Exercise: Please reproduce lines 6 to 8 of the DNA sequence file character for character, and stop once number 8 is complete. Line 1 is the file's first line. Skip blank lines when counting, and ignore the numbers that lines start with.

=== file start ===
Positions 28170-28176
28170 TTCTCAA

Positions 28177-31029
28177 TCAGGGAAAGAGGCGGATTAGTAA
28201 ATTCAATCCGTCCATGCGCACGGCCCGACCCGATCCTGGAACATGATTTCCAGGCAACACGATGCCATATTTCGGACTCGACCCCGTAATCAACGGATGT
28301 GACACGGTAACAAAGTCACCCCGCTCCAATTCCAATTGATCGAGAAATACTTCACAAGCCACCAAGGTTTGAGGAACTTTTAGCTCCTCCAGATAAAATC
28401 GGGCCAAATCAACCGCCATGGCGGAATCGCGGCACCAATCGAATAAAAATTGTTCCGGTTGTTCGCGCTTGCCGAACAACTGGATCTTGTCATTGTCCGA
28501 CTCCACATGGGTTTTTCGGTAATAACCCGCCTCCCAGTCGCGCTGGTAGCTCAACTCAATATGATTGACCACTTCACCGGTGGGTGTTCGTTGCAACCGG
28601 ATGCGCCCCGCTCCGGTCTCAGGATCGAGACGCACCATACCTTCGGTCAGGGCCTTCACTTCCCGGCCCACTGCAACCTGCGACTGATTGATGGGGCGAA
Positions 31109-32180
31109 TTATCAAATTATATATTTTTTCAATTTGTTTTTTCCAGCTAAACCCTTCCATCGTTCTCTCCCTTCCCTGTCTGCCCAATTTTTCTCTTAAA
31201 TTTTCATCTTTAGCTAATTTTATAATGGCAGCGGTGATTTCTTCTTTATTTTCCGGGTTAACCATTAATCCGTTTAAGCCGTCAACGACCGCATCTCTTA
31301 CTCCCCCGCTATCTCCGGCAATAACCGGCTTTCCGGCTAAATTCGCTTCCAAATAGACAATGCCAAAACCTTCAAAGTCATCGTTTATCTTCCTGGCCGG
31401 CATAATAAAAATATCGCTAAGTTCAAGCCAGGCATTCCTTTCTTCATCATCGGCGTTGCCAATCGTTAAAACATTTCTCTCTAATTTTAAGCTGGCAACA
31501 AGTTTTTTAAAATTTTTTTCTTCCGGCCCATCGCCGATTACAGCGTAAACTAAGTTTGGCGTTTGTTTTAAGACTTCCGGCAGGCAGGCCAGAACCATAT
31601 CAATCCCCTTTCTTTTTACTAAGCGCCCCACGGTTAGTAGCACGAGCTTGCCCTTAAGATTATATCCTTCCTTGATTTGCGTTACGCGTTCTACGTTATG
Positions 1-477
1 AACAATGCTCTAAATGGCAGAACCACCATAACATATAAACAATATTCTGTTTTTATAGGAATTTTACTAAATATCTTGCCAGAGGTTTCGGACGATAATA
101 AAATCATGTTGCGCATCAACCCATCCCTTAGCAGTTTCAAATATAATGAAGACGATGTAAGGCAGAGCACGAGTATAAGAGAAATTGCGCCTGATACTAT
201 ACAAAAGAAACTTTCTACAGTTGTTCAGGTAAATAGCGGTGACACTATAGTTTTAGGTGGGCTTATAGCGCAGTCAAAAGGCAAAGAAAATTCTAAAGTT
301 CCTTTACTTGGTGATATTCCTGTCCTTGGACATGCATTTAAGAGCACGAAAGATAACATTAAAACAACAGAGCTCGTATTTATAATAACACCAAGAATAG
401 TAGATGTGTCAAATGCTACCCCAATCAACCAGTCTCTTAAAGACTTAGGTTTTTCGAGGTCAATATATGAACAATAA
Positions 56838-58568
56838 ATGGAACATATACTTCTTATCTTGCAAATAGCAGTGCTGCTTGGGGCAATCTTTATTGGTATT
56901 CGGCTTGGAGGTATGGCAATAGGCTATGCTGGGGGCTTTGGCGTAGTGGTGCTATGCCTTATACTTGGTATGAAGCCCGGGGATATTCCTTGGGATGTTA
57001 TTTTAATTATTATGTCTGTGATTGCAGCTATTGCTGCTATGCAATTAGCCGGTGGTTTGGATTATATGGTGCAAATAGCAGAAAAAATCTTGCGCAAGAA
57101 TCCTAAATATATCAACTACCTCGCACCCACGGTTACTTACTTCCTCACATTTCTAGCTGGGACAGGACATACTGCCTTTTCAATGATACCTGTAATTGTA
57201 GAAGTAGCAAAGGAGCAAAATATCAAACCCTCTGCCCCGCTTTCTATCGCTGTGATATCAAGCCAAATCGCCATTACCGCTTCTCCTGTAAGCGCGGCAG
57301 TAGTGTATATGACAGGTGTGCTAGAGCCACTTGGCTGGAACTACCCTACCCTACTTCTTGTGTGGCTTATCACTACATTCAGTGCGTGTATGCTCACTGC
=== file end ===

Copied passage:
28301 GACACGGTAACAAAGTCACCCCGCTCCAATTCCAATTGATCGAGAAATACTTCACAAGCCACCAAGGTTTGAGGAACTTTTAGCTCCTCCAGATAAAATC
28401 GGGCCAAATCAACCGCCATGGCGGAATCGCGGCACCAATCGAATAAAAATTGTTCCGGTTGTTCGCGCTTGCCGAACAACTGGATCTTGTCATTGTCCGA
28501 CTCCACATGGGTTTTTCGGTAATAACCCGCCTCCCAGTCGCGCTGGTAGCTCAACTCAATATGATTGACCACTTCACCGGTGGGTGTTCGTTGCAACCGG